• $199.99 MSRP (original versions)
  • My hand Size: Small, short fingers but fairly wide across the knuckles. Glove size: 6.5
  • My High End Size: Medium
  • Sizes (Ladies): Small, Medium, Large
  • Colors: All Black only for ladies
  • Kangaroo palm lined with Keprotec Kevlar fabric
  • Carbon fiber knuckle protectors
  • Carbon fiber palm sliders
  • Articulated thumb, forefinger. Linked 4th and 5th fingers
  • External seams on all fingers outside of impact areas
  • Review Date: Spring 2009
    • UPDATE 2016: 

      • Since this review, a new version has been released called the High Racer ($219.99). It's an upgraded version of these High Ends, with more protection and reinforced palms. They offer the exact same protection as the men's version. Sizes XS and S aren't available yet, but I've heard a rumor that these sizes will be available sometime before Spring 2017 so stay tuned for updates. 

Update June 2016:

I've had these gloves for 7 years now (this one is my backup pair). I ended up lowsiding at around 40-45mph, on a right hand turn. Who knew someone would leak hydraulic fuel all the way down the road and further up the next turn? Thank goodness for my Racer Gloves. I still can't find another glove that I like nearly as much and want to wear all the time. *cry*



I had been lusting over these gloves for a year before making the big jump. I felt like they wouldn't be warm enough for me in San Francisco. I also felt with the ventilation on the fingers and the wrist that these gloves would simply be too cold for me. I've been wearing Racer Multitops for 2 years now and I absolutely love them. They were definitely too warm over 70 degrees, but I figured I could live with that. I rarely ride in warm weather (anything over 80 degrees) so I didn't think anything of it. But a recently scheduled trip to SoCal convinced me that I should bite the bullet and get these gloves!

I was wrong. So very wrong. If you look closely at, you'll see ventilation in 2 places. First, above the 3rd and fourth fingers and then perforation above the wrists. I thought that for sure this was going to be a deal breaker for me. Well, after riding with these gloves in temperatures down to 60 degrees with windchill, on the freeway, they are deceptively warmer than I thought. I think that my hands don't get nearly as cold as other women. These might be too chilly for some of you but for average weather conditions, these are definitely going to do the job.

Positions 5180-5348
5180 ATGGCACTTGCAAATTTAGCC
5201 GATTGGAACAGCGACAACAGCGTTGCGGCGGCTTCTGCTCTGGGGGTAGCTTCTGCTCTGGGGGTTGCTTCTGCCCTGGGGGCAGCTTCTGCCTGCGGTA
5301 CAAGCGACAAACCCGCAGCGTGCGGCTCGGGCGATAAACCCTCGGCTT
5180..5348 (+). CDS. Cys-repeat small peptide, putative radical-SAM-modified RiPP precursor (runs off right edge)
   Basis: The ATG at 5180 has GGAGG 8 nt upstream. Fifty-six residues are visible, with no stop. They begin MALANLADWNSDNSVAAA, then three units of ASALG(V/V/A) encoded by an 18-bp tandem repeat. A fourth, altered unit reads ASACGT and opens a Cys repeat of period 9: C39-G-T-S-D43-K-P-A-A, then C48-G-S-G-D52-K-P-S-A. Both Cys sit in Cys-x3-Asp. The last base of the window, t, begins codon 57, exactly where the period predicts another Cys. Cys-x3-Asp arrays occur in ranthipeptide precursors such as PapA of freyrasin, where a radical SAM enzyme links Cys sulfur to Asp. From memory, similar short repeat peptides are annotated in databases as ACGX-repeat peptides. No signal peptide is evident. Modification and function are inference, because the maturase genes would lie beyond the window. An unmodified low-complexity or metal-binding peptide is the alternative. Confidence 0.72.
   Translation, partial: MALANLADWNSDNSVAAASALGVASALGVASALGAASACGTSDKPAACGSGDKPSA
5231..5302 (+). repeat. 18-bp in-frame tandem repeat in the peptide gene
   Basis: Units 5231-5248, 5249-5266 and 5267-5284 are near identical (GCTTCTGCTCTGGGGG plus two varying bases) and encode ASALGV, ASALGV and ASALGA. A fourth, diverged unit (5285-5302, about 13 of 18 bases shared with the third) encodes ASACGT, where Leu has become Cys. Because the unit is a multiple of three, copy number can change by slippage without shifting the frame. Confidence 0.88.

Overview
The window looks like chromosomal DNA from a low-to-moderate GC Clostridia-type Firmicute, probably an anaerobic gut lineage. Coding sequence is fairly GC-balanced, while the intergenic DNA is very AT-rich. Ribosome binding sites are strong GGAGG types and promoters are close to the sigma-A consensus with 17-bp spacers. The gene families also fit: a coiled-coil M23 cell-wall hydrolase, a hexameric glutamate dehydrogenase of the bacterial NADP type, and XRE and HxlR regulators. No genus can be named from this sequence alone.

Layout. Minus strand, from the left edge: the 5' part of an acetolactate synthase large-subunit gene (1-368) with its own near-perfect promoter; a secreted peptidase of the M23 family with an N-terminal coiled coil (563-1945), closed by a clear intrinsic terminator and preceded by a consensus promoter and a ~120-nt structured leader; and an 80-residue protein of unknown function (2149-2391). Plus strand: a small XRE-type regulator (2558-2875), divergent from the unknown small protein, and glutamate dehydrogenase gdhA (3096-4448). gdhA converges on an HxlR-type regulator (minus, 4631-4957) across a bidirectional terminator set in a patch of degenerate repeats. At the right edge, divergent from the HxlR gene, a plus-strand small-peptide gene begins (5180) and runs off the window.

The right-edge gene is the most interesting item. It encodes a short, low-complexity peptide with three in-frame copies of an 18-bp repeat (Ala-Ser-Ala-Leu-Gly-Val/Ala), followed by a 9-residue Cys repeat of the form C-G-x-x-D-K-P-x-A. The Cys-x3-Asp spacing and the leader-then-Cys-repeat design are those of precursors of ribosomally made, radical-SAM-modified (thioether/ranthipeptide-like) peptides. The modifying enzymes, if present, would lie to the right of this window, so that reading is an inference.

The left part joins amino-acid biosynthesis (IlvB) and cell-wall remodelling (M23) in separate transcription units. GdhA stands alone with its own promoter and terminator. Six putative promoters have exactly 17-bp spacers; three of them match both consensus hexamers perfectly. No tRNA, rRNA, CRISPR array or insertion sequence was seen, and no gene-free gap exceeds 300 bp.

I now wear these gloves every time I ride. When I took these with me on my SoCal trip in June, they were perfect. The weather in the Bay Area was low 80s and as we rode further down Highway 1 and then 101, the weather fluctuated between 70s, 80s and 90s. I also have Spidi Strada Perforated gloves (discontinued), but never thought to bring them with me. Since we mostly rode along the coast, it never got painfully hot for very long. If you've ever rode Highway 1 in CA, it fluctuates between 60s, 70s, 80s and 90s all within several miles, depending what elevation you're at. By the time you decide to pull over and peel a layer, you'll need to put it back on in a few miles when the fog dips down along the water. I also discovered that taking them on and off with sweaty hands weren't difficult at all. Since the Multitops have a lining, it's very difficult to keep the inner liner inside the right fingers. You have to use the pinching technique to ensure that the inner fingers remain in the right place. Getting them back in is nearly impossible with a slightly sweaty hand, especially if you've been sweating in the gloves to begin with! I found the High Ends to be easy to get on and off even with sweaty hands, with very little effort.

As far as breaking in goes, these only took a few short rides to feel super comfortable. Unfortunately the pretty tan kangaroo leather on the palms will quickly turn black after just a week or two of riding. It's impossible to keep the palms looking new. I thought the stitched fingers (from 4th to 5th) would drive me crazy, or worse, get in the way of my braking, but after a minor adjustment of my brake lever from position #5 (furthest) to #1 (closest), I had no further issues. The reinforced stitching along the pinky was really stiff at first, but it's broken in quite nicely and is hardly noticeable. Always remember that when you try on new gloves for the first time, it's going to be stiff, a little uncomfortable and snug. After they break in, they should become super comfortable and well, fit like a glove.